Tuesday, 25 August 2015

It was no use. Sicily, 2011.

The stifling claw of the southern Italian heat
And ash-laden mood
weighted my expectant heart,
with every Sicilian breath.

Sweet citrus scents
and soft oleander fragrance
cloyed my thoughts,
Wafting my wispy hopes
and hazy Italian dreams.

The Calabrian border taunted
with its distant closeness.
Swallows goaded.
Town piazzas teased.
Ancient sculptures jeered
with antique jibes and gazes.

The Noto cherubs  and grotesques
Smirked, with baroque smugness.
Winking, with knowing,
telling eyes and smiles.

And whilst the fresh Ortygia market soothed.
Whilst the Tyrhenian coastline calmed.
Whilst the silken bitterness
of stark espresso mornings
lulled my brooding thoughts,

It was no use.

In vain, Etna offered,
with her lower–sloped arms,
a gift of groves and jays.
But the wild-flowered garland
that crowned and softened her forlorn heights
Could not bridge the solitary distance
from her scattered  Aeolian family.

And nor from mine.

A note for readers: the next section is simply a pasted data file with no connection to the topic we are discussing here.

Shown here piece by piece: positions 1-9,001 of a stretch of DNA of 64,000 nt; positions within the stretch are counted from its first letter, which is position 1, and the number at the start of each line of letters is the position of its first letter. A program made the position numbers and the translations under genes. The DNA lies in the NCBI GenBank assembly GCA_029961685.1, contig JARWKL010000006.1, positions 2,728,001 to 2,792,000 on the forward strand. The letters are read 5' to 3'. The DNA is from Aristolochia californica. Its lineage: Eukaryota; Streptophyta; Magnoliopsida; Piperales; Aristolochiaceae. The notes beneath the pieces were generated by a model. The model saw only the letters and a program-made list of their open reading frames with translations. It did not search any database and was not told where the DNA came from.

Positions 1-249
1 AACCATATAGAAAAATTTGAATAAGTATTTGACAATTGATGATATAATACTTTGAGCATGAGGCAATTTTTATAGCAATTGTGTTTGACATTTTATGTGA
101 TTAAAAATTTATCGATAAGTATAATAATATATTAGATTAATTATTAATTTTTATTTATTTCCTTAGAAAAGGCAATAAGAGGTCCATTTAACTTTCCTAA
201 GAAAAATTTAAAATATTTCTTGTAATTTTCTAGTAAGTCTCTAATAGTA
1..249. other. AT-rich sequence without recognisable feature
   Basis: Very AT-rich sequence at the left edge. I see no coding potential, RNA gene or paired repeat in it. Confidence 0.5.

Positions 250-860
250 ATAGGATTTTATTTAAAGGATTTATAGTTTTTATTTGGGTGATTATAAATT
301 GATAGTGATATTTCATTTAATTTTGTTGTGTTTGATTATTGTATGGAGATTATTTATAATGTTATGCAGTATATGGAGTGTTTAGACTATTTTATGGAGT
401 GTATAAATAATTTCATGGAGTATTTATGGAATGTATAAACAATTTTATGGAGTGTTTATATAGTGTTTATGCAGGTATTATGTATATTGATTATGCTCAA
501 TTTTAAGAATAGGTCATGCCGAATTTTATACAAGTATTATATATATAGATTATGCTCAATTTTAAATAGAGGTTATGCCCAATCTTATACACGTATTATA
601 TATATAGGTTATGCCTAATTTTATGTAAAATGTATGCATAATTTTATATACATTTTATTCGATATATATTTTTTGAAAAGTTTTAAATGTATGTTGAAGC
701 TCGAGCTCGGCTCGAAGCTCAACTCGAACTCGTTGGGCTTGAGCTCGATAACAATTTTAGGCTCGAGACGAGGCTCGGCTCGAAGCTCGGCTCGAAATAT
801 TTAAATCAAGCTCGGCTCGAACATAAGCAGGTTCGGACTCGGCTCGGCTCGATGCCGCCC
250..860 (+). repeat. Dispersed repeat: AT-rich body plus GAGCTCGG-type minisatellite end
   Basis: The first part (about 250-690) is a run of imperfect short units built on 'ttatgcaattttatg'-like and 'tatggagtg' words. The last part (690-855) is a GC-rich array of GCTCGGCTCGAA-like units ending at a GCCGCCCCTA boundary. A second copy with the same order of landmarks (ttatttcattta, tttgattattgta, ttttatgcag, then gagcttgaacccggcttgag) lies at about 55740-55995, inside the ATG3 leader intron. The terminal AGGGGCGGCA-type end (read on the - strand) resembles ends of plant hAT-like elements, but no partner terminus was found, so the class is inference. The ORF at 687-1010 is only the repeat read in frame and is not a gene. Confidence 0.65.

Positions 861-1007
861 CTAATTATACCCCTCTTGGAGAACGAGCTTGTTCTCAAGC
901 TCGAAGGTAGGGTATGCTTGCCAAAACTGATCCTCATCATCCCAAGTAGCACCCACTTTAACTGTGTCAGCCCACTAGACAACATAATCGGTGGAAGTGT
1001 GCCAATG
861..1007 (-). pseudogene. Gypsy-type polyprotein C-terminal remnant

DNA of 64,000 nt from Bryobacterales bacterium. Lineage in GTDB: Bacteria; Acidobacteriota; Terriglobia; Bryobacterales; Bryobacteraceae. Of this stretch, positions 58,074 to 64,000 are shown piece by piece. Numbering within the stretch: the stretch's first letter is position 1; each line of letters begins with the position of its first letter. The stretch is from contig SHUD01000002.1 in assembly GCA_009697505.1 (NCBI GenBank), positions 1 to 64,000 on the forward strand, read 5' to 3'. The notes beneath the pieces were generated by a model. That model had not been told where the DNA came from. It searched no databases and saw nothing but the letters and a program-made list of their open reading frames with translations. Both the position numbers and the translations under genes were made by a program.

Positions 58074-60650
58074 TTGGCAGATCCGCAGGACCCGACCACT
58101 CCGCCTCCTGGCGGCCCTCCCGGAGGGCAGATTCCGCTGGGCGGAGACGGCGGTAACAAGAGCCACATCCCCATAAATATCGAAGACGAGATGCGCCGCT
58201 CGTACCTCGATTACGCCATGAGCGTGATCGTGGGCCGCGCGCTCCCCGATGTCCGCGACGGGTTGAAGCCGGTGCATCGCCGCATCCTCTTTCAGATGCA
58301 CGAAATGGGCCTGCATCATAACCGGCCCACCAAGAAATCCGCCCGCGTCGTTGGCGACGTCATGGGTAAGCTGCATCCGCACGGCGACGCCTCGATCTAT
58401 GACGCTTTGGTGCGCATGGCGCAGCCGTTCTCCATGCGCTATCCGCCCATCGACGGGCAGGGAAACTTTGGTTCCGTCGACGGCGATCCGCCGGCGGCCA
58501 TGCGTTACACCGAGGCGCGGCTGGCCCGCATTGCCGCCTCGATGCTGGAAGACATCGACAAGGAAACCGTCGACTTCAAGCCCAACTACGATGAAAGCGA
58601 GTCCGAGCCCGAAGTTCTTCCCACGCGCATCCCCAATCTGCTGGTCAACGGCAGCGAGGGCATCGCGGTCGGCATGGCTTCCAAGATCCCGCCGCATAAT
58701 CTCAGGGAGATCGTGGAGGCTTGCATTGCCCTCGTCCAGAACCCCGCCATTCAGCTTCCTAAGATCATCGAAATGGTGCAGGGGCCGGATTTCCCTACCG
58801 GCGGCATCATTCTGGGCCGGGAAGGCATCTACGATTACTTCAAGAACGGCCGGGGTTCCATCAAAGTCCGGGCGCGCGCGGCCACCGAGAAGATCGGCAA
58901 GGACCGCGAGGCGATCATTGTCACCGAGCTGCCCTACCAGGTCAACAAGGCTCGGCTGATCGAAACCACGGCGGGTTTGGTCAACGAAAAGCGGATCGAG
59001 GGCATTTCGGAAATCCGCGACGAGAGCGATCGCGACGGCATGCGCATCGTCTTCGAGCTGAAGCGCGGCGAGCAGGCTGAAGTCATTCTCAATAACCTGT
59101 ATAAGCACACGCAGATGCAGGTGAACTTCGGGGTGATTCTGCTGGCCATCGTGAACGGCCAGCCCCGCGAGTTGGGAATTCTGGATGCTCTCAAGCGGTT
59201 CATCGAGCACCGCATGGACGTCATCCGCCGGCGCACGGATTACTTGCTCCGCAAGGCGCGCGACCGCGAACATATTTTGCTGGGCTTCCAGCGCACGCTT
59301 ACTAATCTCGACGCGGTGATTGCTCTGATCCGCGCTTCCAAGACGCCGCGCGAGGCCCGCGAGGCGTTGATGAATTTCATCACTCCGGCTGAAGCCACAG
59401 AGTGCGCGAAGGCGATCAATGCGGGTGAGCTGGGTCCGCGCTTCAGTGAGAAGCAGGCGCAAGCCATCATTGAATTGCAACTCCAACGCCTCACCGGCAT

Whilst I searched the mountains,
ravaged the seas,
and plundered the tables;
Savouring the tangy taste and memory
of sweet lemon-drizzled gambaretti crudi.
I still fringed the persuasive landscape
and life, with an unforgiving heart.

Ignoring the summons of bells
From goats and churches.
I  bowed and grazie-d
With a heartless tourist will.                     

I knew with every ounce of denial
That this was Italy,
to the bone and quick.

But still I cast away, betrayed,
with sacrilegious purpose,
something that had once been held so sacred:
That long awaited, aged, cherished dream.

“One sees clearly only with the heart. Anything essential is invisible to the eyes.” ― Antoine de Saint-ExupĂ©ry, The Little Prince

Monday, 10 August 2015

"Summer afternoon—summer afternoon; to me those have always been the two most beautiful words in the English language.” ― Henry James

Thomas Coryat, a 17th-century traveller and writer; author of Coryat's Crudities. Coryate described his " of Odcombe in Somersetshire, which is so deare unto me that I preferre the very smoke thereof before the fire of all other places under the Sunne".